“A regular or special assessment and any late charges, reasonable fees and costs of collection, reasonable attorney’s fees, if any, and interest, if any… shall be a debt of the owner of the separate interest at the time the assessment or other sums are levied.” (Civ. Code § 5650(a).) Civil Code Section 5650 makes this debt the personal obligation of the owner at the time the assessment is levied, regardless of whether it may ultimately “become a lien against the [owner’s property] under the circumstances as provided in [Section 5650].” (Cerro del Alcala Homeowners Assn. v. Burns (1985) 169 Cal.App.3d Supp. 1, Supp. 5.)
Payment Duty not Dependent upon Possession of Property
Where a member merely abandons or vacates possession of his property within the association’s development, it does not operate to relieve or reduce the member’s obligation to pay assessments to the association:
“Although respondent ceased to enjoy the possession of his property, he continued to enjoy other aspects of ownership until the very moment of recordation of the trustee’s deed which effected a transfer of the property. As the record owner of the property, respondent continued to benefit from the homeowners association’s ongoing schedule of maintenance and repairs to the common areas. In addition, respondent benefited from the protection of a policy of general liability insurance maintained by the homeowners association. Also, at all times prior to the transfer of title, respondent was entitled to lease, encumber, assign, exchange or sell the property as well as reoccupy the unit at no expense. Thus, it is clear that respondent did not cease to enjoy the benefits of the estate by voluntarily vacating the premises.” (Cerro del Alcala Homeowners Assn. v. Burns (1985) 169 Cal.App.3d Supp. 1, Supp. 4-5.)
No Defense or “Offset” to Payment Duty
Members may not withhold or deduct a portion of their assessment payments because they have a grievance or dispute with the association, or because they do not use the association’s common areas or recreational facilities:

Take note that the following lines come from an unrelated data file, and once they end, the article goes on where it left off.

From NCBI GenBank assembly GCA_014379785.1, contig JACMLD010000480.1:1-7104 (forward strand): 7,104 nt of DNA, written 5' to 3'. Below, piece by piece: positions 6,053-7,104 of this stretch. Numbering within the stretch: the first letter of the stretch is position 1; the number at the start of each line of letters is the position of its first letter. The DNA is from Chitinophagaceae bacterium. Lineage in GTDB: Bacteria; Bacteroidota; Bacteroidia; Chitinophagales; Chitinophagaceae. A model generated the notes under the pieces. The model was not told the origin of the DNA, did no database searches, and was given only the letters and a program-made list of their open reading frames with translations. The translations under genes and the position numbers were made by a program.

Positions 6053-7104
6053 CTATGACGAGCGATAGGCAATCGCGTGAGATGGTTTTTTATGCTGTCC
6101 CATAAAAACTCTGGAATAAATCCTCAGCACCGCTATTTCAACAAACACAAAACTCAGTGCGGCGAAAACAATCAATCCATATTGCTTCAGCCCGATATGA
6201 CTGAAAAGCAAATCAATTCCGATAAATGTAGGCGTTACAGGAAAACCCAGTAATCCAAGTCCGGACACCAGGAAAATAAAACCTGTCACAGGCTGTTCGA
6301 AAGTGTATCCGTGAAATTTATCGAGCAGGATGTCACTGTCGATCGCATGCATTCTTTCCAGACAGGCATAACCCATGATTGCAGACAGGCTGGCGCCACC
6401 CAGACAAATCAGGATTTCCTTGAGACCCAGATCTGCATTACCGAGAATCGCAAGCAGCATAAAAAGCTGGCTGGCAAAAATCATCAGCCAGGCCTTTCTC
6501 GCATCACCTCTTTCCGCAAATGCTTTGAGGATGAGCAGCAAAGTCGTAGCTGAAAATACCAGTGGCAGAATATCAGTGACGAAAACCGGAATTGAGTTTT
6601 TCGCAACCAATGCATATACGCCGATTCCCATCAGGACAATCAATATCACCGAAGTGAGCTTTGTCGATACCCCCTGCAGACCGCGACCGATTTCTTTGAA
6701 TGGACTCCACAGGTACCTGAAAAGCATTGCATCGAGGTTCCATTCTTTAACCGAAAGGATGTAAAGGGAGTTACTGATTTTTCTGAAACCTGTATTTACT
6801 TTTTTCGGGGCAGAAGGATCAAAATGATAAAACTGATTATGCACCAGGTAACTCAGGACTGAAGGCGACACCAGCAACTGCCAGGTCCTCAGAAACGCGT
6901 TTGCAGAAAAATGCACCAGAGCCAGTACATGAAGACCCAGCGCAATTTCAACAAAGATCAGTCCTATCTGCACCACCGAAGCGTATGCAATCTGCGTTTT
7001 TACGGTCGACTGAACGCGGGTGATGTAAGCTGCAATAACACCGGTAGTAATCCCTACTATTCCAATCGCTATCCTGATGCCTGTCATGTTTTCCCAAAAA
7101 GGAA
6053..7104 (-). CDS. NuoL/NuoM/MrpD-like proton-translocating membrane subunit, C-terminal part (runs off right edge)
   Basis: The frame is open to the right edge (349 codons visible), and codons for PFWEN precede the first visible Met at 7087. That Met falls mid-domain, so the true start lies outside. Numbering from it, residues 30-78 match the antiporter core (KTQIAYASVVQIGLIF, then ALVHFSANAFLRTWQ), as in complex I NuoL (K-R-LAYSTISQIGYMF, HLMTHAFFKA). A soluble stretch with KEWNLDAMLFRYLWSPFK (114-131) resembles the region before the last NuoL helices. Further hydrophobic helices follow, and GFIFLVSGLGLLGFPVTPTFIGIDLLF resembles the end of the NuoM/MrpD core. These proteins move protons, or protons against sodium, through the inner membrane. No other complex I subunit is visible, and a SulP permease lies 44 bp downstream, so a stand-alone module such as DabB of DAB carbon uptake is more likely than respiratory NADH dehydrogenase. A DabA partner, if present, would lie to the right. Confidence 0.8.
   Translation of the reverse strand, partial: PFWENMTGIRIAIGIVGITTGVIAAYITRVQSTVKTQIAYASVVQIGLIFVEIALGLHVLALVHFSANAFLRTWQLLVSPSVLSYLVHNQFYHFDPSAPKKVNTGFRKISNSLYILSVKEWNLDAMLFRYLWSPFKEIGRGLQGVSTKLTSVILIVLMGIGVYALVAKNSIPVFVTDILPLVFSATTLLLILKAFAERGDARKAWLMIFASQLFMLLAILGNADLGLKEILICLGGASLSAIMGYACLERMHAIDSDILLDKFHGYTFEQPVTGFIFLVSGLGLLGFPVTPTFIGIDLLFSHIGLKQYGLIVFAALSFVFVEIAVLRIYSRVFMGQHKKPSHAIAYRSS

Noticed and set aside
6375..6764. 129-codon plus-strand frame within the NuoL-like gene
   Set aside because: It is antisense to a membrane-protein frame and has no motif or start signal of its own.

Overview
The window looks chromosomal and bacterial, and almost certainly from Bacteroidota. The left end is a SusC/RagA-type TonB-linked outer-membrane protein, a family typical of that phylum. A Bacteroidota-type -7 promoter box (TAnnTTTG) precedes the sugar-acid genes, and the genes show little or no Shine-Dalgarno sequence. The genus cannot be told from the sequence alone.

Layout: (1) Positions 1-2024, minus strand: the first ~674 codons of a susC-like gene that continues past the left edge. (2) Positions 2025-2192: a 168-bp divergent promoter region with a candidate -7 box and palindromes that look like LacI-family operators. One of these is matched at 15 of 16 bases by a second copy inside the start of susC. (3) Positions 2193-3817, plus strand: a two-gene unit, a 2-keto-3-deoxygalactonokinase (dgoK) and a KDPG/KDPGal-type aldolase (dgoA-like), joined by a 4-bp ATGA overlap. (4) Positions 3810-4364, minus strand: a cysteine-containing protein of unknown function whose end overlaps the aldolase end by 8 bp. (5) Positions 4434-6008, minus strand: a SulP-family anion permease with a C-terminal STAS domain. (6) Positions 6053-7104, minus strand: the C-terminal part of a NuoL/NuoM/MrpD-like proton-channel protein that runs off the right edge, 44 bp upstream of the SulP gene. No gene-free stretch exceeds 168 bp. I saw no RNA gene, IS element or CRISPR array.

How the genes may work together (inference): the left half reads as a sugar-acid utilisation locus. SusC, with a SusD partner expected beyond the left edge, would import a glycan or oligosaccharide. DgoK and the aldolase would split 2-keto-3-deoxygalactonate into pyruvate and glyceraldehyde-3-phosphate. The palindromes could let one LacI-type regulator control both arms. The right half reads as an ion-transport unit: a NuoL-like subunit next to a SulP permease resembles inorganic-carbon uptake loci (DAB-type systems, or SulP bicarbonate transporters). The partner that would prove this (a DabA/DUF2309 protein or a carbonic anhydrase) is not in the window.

“Because homeowners associations would cease to exist without regular payment of assessment fees, the Legislature has created procedures for associations to quickly and efficiently seek relief against a nonpaying owner. Permitting an owner to broadly assert the homeowners association’s conduct as a defense or ‘setoff’ to such enforcement action would seriously undermine these rules.” (Park Place Estates Homeowners Assn. v. Naber (1994) 29 Cal.App.4th 427, 432.)
“A system that would tolerate a [condominium] owner’s refusal to pay an assessment because the unit owner asserts a grievance … would threaten the financial integrity of the entire condominium operation.” (Id. at FN 5.)
However, a member does have the right to dispute any assessment, penalty, interest charge, late fee, collection cost or monetary penalty (fine) by paying the disputed amount under protest and “pursuing dispute resolution pursuant to Article 3 (commencing with Section 5925) of Chapter 10,” as well as commencing an action in small claims court. (Civ. Code § 5658; See also “Member Right to Dispute Charges.”)
Related Case Law
- Diamond Heights Village Association, Inc. v. Financial Freedom Senior Funding Corp.
(2011) 196 Cal.App.4th 290
[Assessment Collection; Judgment Lien Merger] When a HOA assessment lien is enforced by the HOA through judicial action, the debt secured by the assessment lien is merged into the judgment.
- Cerro De Alcala Homeowners Assn. v. Burns
(1985) 169 Cal.App.3d Supp. 1
[Assessments & Collection; Duty to Pay] A homeowner may not avoid his/her obligation to pay assessments levied by a HOA merely because the homeowner abandons possession of the property.